pre-diabetes

November is National Diabetes Awareness Month. Between type 1 and type 2, almost twenty-five million people in America have been diagnosed with diabetes, including both children and adults. On top of that surmounting number, there are seventy nine million people in America with pre-diabetes and at risk of developing type 2 diabetes. It’s because of this incredibly large number that National Diabetes Awareness month is so important for increasing knowledge and learning how to live a healthy lifestyle. Luckily, with early detection and awareness, we can actively take steps to prevent or delay the onset of type 2 diabetes. In order to understand exactly what changes need to be made to our everyday lives to prevent pre-diabetes and type 2 diabetes, we must understand the basics of the disease. Continue reading to learn what these basics are and what we can do to protect ourselves.

What is:

Pre-Diabetes: a condition when your blood glucose levels are too high, but not yet high enough to be called diabetes.

Diabetes: a medical condition which causes an individual’s blood sugar levels to become too high. The build-up of sugar, or glucose, in the bloodstream can cause damage to your eyes, kidneys, heart and feet over a long period of time.

Pancreas: an organ located in the abdomen that plays an essential role in digestion and blood sugar regulation.

Insulin: a hormone produced in the pancreas that helps regulate blood sugar levels by controlling how much glucose is passed from the blood into cells, where it is used as an energy source.

Type 1 Diabetes: a disorder characterized by your body attacking the cells in your pancreas that are insulin-producing, meaning you are unable to make any yourself. It isn’t caused by factors such as lifestyle or diet and is commonly discovered at a young age. 10% of all diabetes cases are type 1.

Type 2 Diabetes: In this form of diabetes, the body stops using and making insulin properly.. Essentially, your pancreas is still making insulin, but your body has trouble sensing the insulin in your blood, meaning it can’t process the sugars into energy.. As a result, glucose builds up and your blood sugar levels rise. This type of diabetes begins most commonly in middle-aged or older individuals and accounts for 90% of all diabetes cases.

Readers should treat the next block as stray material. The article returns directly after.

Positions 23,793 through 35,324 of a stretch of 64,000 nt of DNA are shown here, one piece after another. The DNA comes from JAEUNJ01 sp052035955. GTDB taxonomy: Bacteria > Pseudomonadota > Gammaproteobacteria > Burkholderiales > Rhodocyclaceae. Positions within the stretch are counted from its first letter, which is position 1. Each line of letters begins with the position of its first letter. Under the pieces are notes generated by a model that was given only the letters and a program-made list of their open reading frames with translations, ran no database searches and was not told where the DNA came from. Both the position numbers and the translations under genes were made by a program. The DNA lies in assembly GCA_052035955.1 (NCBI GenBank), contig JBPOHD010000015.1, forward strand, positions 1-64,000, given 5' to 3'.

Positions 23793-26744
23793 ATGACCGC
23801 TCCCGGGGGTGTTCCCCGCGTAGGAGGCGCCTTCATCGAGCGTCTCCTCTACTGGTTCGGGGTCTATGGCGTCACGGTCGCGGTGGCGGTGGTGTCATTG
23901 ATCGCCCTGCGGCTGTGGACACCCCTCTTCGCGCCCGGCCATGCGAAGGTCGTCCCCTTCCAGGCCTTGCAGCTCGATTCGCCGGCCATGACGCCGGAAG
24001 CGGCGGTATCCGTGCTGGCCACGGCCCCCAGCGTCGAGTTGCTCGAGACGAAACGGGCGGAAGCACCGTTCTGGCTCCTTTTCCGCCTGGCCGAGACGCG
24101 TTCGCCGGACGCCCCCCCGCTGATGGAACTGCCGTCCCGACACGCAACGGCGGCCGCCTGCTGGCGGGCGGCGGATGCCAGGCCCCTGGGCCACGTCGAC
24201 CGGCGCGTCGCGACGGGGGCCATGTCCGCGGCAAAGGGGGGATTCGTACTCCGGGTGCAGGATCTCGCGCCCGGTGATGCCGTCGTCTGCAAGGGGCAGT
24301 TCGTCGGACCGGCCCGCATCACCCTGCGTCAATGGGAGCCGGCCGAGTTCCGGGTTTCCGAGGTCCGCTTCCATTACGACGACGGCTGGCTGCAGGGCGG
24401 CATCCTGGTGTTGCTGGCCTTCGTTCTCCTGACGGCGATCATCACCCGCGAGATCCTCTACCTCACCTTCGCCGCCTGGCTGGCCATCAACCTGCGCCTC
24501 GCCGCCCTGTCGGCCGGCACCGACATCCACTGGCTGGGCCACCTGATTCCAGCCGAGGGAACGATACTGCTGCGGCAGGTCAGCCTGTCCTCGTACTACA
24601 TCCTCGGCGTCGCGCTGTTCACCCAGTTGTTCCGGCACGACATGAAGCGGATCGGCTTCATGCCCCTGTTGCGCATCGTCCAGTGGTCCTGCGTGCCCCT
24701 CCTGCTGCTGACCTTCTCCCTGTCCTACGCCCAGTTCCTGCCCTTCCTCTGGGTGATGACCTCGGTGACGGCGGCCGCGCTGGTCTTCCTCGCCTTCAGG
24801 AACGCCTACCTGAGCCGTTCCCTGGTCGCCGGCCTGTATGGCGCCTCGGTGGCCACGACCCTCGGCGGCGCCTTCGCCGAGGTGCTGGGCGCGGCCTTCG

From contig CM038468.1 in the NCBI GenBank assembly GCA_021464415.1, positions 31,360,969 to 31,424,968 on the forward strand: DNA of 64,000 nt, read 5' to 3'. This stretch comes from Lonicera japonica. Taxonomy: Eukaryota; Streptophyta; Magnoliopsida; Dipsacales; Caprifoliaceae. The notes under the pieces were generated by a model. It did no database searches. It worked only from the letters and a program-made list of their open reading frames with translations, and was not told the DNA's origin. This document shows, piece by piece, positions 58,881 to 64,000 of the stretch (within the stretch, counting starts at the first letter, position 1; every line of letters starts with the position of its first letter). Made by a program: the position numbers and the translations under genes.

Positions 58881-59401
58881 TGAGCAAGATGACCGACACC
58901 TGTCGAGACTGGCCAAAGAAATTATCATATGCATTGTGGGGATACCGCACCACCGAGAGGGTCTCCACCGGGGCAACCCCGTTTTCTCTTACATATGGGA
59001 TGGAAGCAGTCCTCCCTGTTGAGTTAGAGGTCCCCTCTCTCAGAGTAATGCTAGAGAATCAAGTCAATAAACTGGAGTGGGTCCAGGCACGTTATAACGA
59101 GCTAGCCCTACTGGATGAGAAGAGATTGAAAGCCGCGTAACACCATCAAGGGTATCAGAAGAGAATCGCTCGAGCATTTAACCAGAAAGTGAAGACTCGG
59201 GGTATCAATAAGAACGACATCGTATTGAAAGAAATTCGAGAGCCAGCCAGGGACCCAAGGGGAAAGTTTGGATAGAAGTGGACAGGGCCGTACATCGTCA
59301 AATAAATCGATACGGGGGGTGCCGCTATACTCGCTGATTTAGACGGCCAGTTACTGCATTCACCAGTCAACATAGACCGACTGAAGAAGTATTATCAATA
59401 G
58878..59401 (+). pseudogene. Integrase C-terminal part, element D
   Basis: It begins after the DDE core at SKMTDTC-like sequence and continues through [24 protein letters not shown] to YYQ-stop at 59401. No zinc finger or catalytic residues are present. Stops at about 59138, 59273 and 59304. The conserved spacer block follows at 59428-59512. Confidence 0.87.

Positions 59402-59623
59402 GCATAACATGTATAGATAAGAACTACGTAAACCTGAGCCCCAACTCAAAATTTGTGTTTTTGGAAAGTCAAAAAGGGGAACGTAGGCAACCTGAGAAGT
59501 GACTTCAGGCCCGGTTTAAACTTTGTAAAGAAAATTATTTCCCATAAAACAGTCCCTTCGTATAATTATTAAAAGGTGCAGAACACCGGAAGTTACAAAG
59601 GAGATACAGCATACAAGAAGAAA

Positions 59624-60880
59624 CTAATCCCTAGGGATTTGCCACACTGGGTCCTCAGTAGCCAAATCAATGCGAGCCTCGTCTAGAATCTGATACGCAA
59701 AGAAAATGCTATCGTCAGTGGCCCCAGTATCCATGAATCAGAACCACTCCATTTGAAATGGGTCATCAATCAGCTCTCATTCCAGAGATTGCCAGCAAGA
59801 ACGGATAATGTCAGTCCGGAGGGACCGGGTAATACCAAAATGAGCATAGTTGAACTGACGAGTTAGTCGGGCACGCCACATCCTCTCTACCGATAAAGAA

The 4 T’s: thirsty, toilet (frequent urination), tired, thinner (weight loss). These are the most common symptoms in undetected cases of diabetes. If you recognize any mixture, or all, of these symptoms, talk to your doctor and get your blood tested as soon as possible.

Type 2 Risk Factors: Certain things put you at a higher likelihood of developing diabetes. Some of these, you cannot control, such as old age, family history of diabetes, and being of certain ethnic and racial groups (African Americans, Native Americans, Hispanics, Asian Americans and Pacific Islanders). On the other hand, other risks you can control, such as inactivity, being overweight or obese and having pre-diabetes.

Type 2 Prevention

While some risk factors are out of your control, there are steps you can take to minimize others. One of the biggest risk factors that we can control are inactivity and being overweight or obese, as losing weight can cut your risk of getting type 2 diabetes in half. If you’re worried about the possibility of developing diabetes, start by getting your eating habits under control. Be sure to include a variety of foods including vegetables, whole grains, non-fat dairy, healthy fats and lean proteins into your diet. At the same time, limit your intake of sugary drinks like soda and fruit drinks, and processed grains such as crackers or cookies. If you find making big changes to your diet to be overwhelming and impossible, join a science-based weight loss program that can  teach you how to make healthy food choices and track your progress all in one place. The other risk factor you have control over is inactivity, which is the other half to losing weight and ultimately lowering your blood sugar. Getting your body in motion improves your cells’ insulin sensitivity, and allows your cells to take in sugar even if insulin isn’t available. Exercise also depletes muscles of glucose, which forces your body to work to replenish those stores by pulling sugar out of your bloodstream. It’s because of this process that moving your body for at least 30 minutes every day is key for lowering blood sugar.

In honor of National Diabetes Awareness Month, take the pledge to lower your risk of developing type 2 diabetes by increasing activity and cleaning up your diet. This month is meant to educate people, so take this knowledge, apply it to your own life and spread the word as well to keep yourself and your loved ones healthy!